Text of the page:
The Zuni people traditionally speak the Zuni language, a language that has no known relationship to any other Native American language. Linguists believe that the Zuni have maintained the integrity of their language for at least 7,000 years. The Zuni have, however, borrowed a number of words from Keresan, Hopi, and Pima pertaining to religion and religious observances. The Zuni continue to practice their traditional religion with its regular ceremonies and dances, and an independent and unique belief system. The Zuni were and are a traditional people who live by irrigated agriculture and raising livestock. Their success as a desert agri-economy is due to careful management and conservation of resources, as well as a complex system of community support. Many contemporary Zuni also rely on the sale of traditional arts and crafts, and are especially gifted in the making of intricate inlaid jewelry and hand carved stone fetishes. Some Zuni still live in the old-style Pueblos, while others live in modern flat-roofed houses made from adobe and concrete block. Their location is relatively isolated, but they welcome respectful tourists. The pueblo of Zuni is about 35 miles south of Gallup, NM.
The History of Zuni Jewelry Making
Zuni jewelry-making dates back to Ancestral Pueblo prehistory. Early Zuni lapidaries used stone and antler tools, wooden drills with flake stone, or cactus spine drillbits, as well as abrading tools made of wood and stone, sand for smoothing, and fiber cords for stringing. With the exception of silver jewelry, which was introduced to Zuni Pueblo in the 19th century, most of the materials commonly worked by Zuni jewelry makers in the 20th century have always been in use in the Zuni region. These include turquoise, jet, argillite, steatite, red shale, freshwater clam shell, abalone, and spiny oyster. Since pre-contact times, Zuni carved stone and shell fetishes, which they trade with other tribes and even non-Natives. Fetishes are carved from turquoise, amber, shell, or onyx. Today, Zuni bird fetishes are often set with heishe beads in multi-strand necklaces.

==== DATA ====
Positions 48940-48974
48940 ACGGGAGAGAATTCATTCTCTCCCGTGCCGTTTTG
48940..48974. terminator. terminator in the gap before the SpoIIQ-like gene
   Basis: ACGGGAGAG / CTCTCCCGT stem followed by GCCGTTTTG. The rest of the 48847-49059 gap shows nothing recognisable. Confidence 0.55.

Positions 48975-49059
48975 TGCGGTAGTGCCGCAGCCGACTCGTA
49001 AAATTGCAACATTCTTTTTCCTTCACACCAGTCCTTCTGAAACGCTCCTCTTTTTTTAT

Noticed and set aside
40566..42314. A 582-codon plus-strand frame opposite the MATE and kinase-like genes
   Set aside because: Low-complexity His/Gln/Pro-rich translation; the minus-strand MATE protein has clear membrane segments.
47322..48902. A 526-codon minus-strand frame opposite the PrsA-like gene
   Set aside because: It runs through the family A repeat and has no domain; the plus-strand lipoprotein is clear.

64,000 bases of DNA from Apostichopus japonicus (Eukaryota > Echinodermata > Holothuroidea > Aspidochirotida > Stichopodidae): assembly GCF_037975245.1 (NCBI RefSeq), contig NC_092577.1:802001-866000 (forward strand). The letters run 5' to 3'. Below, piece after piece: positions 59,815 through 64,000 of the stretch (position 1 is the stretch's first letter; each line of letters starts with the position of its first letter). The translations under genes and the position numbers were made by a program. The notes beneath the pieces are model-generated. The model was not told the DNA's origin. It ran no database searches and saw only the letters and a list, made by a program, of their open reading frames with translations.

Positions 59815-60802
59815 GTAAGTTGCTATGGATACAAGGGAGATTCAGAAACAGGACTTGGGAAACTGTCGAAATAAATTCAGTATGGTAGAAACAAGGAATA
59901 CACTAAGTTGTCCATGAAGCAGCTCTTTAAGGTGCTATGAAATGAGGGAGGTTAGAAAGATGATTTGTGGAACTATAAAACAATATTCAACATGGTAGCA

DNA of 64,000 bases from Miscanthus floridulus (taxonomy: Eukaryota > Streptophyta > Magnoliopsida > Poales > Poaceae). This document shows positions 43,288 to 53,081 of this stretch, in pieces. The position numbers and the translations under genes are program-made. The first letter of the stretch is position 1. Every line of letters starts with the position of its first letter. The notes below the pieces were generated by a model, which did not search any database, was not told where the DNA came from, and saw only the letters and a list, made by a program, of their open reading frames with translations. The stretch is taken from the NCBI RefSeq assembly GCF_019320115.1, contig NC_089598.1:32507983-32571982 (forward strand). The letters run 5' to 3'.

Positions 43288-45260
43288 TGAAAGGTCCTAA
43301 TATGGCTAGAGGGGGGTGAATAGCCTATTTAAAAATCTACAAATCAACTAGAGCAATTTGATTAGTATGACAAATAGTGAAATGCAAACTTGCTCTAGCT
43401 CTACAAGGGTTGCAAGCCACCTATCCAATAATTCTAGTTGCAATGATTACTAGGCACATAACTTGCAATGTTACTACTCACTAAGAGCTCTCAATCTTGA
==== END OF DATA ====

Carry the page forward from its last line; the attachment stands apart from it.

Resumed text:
Lanyade became the first Zuni silversmith in 1872 . Kineshde, a Zuni smith of the late 1890s, is credited for first combining silver and turquoise in his jewelry. Zuni jewelers soon became known for their clusterwork. Following the Sitgreaves Expedition in 1854, Captain Lorenzo Sitgreaves illustrated a Zuni forge, which was still in use as late as the early part of the 20th century. The forge was made from adobe, with bellows handmade from animal skins. Silver was cast in sandstone molds, and finished by tooling – as opposed to engraving. Thin sheets of silver were cut with scissors and shears.
The establishment of the railroad, with the accompanying tourist trade and the advent of trading posts, heavily influenced Zuni and other Southwest tribes’ jewelry manufacturing techniques and materials. In the early 20th century, trader C.G. Wallace influenced the direction of Zuni silver and lapidary work to appeal to a non-Native audience. Wallace was aided by the proliferation of the automobile and interstate highways such as Route 66 and I-40, and promotion of tourism in the towns of Gallup and Zuni. Wallace employed local Zuni people as clerks, jewelry makers, and miners. He provided tools, equipment, and silversmithing supplies to the jewelers with whom he did business. Wallace influenced Zuni art by encouraging the use of specific materials that sold well at his posts – such as coral – and discouraging others such as tortoise shell.
Wallace provided large chunks of turquoise to Zuni artists, giving them the opportunity to carve figures in the round. Wallace also encouraged the increased production and improvement of small-stone techniques like needlepoint and petit point in the hope that these styles would thwart the production of machine-made jewelry. He also urged jewelers to experiment with silver construction to satisfy his customers’ preferences for lightweight jewelry. (This article was largely copied from Wikipedia)